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    Default Re: What is your definition of "Choke" in sports terms

    I look at choking as a consistent trend toward not being able to close out a game. Sometimes people have a bad game here and there where they underperform, but I look at their overall trend. David West is not a choker. In fact, he's been consistently good down the stretch when we have needed someone to step up.

    I also look at who steps up to try and make things happen. Half of being clutch is having the cojones to step up and take the shot or make the play, let alone hit the shot.


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    Default Re: What is your definition of "Choke" in sports terms

    I define it basically the way it is described when Will Galen cited a definition the other day. It's letting nervousness or anxiety beat you and cause your mind/body to perform at a lower level than normal and therefore resulting in you failing to execute in clutch situation. I think the term literally derives from that concept; your throat feeling tight or dry because you are nervous, and those same nerves being the reason why you perform at a lower level than your norm.

    Robert Horry was always cool as a cucumber. If he missed a shot late in a game, I would never ever consider that a choke job because I know he's not nervous. He just missed a jumpshot.

    There are other players that seem to get too nervous and shrivel in those big moments. They would be chokers/choking.

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    Default Re: What is your definition of "Choke" in sports terms

    Here is a good video showing why people called Lebron "Lechoke"





    Note that West and Hill don't choke all the time so they don't qualify as chokers.

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    Default Re: What is your definition of "Choke" in sports terms

    Quote Originally Posted by Trader Joe View Post
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    Exactly. Toronto was an anomaly, not the norm, our two best crunch time players made unusual mistakes. It's not a big deal, but it was a choke. Fatigue, sloppiness, just generally not giving a **** against Toronto (which we all know does happen in the NBA) who knows why exactly it happened, but it happened.
    So basically any time they fail, it's a choke? Looks like you're more interested in the outcome, as opposed to the reason why it happened.

    Chocking is a subcategory of failing, and it revolves around the "why."

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    Default Re: What is your definition of "Choke" in sports terms

    Quote Originally Posted by Since86 View Post
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    So basically any time they fail, it's a choke? Looks like you're more interested in the outcome, as opposed to the reason why it happened.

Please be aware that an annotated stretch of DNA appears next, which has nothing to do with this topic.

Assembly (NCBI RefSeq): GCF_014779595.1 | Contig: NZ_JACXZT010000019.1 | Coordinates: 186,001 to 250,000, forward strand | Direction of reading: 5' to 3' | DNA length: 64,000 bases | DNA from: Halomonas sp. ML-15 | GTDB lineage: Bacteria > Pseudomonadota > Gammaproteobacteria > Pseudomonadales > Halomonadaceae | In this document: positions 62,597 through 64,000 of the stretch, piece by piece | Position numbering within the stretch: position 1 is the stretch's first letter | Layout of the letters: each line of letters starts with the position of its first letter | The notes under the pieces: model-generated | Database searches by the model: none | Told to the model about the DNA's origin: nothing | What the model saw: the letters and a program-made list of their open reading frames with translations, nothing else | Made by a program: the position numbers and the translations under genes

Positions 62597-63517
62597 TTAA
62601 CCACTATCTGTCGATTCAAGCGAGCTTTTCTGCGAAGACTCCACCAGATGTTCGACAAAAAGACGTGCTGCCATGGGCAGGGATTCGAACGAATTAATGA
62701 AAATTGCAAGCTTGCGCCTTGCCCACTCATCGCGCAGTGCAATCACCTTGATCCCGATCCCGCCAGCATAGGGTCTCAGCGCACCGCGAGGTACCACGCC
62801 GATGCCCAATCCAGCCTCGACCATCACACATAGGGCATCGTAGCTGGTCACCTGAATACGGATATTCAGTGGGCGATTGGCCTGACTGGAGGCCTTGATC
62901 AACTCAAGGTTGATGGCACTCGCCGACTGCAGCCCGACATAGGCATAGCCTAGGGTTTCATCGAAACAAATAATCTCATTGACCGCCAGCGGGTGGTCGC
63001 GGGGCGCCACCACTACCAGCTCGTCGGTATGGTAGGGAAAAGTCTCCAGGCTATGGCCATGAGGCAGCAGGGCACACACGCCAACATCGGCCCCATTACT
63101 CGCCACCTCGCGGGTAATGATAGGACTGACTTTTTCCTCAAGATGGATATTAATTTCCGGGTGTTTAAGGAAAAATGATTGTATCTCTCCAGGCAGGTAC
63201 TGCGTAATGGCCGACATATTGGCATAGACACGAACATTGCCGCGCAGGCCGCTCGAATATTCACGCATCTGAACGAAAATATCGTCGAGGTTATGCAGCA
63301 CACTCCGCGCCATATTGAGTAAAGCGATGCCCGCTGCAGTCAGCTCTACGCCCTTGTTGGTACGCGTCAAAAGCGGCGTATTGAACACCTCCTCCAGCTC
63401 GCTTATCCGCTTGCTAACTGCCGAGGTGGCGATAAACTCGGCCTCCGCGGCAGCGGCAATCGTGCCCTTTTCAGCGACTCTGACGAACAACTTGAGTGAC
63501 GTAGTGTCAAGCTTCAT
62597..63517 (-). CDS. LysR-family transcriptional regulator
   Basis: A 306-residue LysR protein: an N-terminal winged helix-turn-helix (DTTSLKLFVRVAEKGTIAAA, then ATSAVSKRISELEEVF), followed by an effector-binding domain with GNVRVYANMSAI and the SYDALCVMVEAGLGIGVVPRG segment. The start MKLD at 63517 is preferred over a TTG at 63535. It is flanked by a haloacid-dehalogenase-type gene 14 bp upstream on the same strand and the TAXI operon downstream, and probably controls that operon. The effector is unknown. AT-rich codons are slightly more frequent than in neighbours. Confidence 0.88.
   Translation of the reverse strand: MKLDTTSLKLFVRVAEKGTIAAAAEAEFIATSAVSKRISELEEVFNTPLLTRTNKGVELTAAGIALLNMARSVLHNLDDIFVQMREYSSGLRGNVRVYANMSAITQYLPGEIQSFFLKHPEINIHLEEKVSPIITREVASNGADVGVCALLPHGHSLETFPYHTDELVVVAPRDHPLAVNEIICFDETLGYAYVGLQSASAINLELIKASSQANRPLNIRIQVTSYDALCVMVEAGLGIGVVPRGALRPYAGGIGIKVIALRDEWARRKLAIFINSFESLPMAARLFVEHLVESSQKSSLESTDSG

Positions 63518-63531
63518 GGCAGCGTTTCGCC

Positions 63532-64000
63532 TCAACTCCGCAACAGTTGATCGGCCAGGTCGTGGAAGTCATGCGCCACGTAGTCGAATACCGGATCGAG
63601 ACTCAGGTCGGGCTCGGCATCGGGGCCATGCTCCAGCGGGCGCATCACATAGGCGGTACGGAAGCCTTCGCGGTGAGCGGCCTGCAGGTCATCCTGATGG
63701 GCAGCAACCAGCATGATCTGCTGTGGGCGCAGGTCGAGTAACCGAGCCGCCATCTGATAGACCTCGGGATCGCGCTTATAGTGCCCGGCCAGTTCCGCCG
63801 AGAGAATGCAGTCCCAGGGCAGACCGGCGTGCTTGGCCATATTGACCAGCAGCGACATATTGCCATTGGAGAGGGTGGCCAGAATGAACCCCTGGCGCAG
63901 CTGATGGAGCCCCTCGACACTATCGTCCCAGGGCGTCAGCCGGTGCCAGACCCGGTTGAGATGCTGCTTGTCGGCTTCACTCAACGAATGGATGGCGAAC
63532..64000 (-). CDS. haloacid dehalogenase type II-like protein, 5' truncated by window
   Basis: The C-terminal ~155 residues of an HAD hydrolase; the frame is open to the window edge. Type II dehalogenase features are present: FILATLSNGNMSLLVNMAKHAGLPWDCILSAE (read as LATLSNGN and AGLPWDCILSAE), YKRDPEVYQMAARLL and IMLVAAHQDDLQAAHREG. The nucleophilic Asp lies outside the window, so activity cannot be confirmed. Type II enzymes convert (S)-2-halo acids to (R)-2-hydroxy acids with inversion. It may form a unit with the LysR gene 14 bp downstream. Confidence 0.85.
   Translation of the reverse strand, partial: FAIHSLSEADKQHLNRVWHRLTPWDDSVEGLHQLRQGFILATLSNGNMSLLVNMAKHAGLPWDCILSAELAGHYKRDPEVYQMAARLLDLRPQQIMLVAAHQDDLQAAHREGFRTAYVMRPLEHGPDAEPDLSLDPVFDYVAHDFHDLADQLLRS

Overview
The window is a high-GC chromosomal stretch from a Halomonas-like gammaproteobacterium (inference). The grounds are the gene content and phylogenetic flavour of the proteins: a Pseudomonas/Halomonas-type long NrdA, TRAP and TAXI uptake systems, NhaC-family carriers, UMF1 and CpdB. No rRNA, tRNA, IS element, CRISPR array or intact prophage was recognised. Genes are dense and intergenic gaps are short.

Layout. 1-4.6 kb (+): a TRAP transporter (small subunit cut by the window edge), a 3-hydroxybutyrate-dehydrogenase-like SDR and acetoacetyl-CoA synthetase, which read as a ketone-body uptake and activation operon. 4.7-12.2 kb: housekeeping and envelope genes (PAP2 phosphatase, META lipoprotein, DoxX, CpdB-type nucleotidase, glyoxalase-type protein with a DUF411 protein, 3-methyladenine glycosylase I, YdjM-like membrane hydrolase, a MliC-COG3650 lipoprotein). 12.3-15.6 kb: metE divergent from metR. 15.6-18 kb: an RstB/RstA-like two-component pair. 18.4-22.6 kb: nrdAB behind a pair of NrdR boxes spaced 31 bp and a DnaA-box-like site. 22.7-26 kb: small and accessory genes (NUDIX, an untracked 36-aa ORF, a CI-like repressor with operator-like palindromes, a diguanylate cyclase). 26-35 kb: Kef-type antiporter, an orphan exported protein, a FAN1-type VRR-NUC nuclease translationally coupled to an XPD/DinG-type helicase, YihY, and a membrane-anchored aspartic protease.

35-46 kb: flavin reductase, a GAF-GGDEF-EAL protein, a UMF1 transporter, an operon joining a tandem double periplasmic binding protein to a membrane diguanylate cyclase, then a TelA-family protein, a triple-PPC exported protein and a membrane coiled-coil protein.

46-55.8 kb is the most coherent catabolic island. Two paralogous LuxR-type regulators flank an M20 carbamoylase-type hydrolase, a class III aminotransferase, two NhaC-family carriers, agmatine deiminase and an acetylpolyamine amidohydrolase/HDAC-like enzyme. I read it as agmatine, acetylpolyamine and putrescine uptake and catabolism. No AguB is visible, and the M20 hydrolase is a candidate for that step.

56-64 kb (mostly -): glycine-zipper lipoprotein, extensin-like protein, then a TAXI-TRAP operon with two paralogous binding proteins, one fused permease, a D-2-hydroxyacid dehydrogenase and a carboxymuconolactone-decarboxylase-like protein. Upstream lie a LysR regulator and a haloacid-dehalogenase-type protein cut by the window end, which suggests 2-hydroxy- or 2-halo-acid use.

Chocking is a subcategory of failing, and it revolves around the "why."
    I think choking involves making one or more unforced mistakes. Even if you want to give West a pass on the pass, he still blanked on that timeout.

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    Default Re: What is your definition of "Choke" in sports terms

    Quote Originally Posted by Since86 View Post
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    So basically any time they fail, it's a choke? Looks like you're more interested in the outcome, as opposed to the reason why it happened.

    Chocking is a subcategory of failing, and it revolves around the "why."
    That's always been my understanding as well, but I see more and more people use 'choke' as a substitute for any kind of late game failure. I don't care for it, but I do read/hear that more than I thought I used to.

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    Default Re: What is your definition of "Choke" in sports terms

    Quote Originally Posted by Trader Joe View Post
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    I think choking involves making one or more unforced mistakes.
    So do you consider missed shots/FTs "mistakes?"

    I don't.

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    Default Re: What is your definition of "Choke" in sports terms

    Quote Originally Posted by Since86 View Post
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    So do you consider missed shots/FTs "mistakes?"

    I don't.
    No I do not. Assuming they are good shots, now if a team is settling for shots outside of their offense it starts to look like a choke.

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    Default Re: What is your definition of "Choke" in sports terms

    Quote Originally Posted by Trader Joe View Post
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    No I do not. Assuming they are good shots, now if a team is settling for shots outside of their offense it starts to look like a choke.

    I should have emphasized it more in the original question, but I was more hoping to get it geared towards missing FTs. Are those chokes?